Increased daily exercise for 10 minutes could prevent more than 100K deaths a year: study

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Increased daily exercise for 10 minutes could prevent more than 100K deaths a year: study

An increase in daily physical activity of 10 minutes could help to save more than 100,000 lives, researchers say. In a study published in the Journ

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An increase in daily physical activity of 10 minutes could help to save more than 100,000 lives, researchers say. 

In a study published in the Journal of the American Medical Association Internal Medicine (JAMA Network), a team from the National Institutes of Health (NIH) National Cancer Institute and the Centers for Disease Control and Prevention (CDC) used activity monitor data to estimate the public health impact of small increases in physical activity across the U.S. adult population. 

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They estimated that if adults aged 40 to 85 years or older increased moderate-to-vigorous physical activity by 10 minutes per day, approximately 6.9% of annual deaths could be averted, or 111,174 preventable deaths a year. 

Greater benefits were associated with larger increases in activity, with similar benefits observed for men, women, Mexican Americans, non-Hispanic Black Americans and non-Hispanic White Americans.

While previous studies have “depended on less reliable self-reports of physical activity, convenience sampling in cohort selection and relatively large increases in population activity levels,” the authors used activity monitor data from the National Health and Nutrition Examination Survey (NHANES), according to the NIH National Cancer Institute.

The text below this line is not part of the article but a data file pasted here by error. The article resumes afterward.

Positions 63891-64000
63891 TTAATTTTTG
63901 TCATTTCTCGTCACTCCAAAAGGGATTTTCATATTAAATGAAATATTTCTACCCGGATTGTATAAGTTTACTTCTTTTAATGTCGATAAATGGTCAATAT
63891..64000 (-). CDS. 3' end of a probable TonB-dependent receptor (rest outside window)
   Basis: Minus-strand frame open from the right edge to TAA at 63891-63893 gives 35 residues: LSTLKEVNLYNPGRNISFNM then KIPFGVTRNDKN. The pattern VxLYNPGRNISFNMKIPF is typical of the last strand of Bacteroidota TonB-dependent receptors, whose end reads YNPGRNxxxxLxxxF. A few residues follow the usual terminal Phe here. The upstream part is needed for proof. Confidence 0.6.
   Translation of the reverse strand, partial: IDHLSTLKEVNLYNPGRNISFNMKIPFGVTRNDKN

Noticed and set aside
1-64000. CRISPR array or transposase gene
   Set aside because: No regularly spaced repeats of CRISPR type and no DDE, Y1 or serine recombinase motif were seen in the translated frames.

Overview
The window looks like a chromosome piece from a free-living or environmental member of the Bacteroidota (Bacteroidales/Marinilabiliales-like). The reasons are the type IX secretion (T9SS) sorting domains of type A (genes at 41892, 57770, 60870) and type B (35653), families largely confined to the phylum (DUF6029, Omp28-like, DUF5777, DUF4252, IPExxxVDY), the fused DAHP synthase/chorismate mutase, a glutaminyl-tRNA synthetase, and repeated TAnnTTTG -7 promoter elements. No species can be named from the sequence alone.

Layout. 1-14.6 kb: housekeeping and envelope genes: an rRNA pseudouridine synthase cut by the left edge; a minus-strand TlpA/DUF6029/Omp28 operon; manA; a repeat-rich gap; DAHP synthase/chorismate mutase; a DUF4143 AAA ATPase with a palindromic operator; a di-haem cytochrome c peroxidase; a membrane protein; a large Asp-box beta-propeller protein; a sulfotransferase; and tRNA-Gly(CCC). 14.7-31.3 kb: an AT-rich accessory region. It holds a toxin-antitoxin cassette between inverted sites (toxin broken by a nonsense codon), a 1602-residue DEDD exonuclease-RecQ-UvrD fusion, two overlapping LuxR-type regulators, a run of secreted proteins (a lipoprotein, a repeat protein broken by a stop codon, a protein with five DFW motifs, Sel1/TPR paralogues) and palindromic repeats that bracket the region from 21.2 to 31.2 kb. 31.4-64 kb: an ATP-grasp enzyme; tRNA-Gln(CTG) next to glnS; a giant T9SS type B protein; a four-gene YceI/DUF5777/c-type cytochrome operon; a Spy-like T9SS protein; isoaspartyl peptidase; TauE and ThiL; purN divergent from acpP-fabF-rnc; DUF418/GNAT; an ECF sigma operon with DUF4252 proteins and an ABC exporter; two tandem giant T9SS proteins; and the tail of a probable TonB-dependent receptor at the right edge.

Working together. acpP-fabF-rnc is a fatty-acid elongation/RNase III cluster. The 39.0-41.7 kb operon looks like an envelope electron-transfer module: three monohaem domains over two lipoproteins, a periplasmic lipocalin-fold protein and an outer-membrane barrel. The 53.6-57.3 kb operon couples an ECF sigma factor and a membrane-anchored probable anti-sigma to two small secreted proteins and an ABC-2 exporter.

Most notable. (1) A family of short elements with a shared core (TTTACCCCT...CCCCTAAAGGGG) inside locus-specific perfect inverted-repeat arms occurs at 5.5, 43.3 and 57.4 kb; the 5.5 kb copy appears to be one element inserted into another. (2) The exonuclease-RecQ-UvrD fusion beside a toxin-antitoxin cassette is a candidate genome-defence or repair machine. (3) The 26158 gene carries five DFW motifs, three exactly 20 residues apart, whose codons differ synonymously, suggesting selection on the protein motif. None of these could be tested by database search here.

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The data includes oversampling of non-Hispanic Black and Mexican Americans. 

The organization said the researchers paired a week’s worth of activity monitor data from NHANES participants between 2003-2006 with National Death Index data available through the end of 2015.

“To our knowledge, this is the first study to estimate the number of preventable deaths through physical activity using accelerometer-based measurements among U.S. adults while recognizing that increasing activity may not be possible for everyone. However,

week of monitoring may not reflect changes in activity over time and the observational study design limits the direct determination of causality,” the authors wrote.

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The National Cancer Institute highlighted that previous studies have shown physical activity improves human health, reducing the risk for several chronic diseases that cause premature death, including some cancers.

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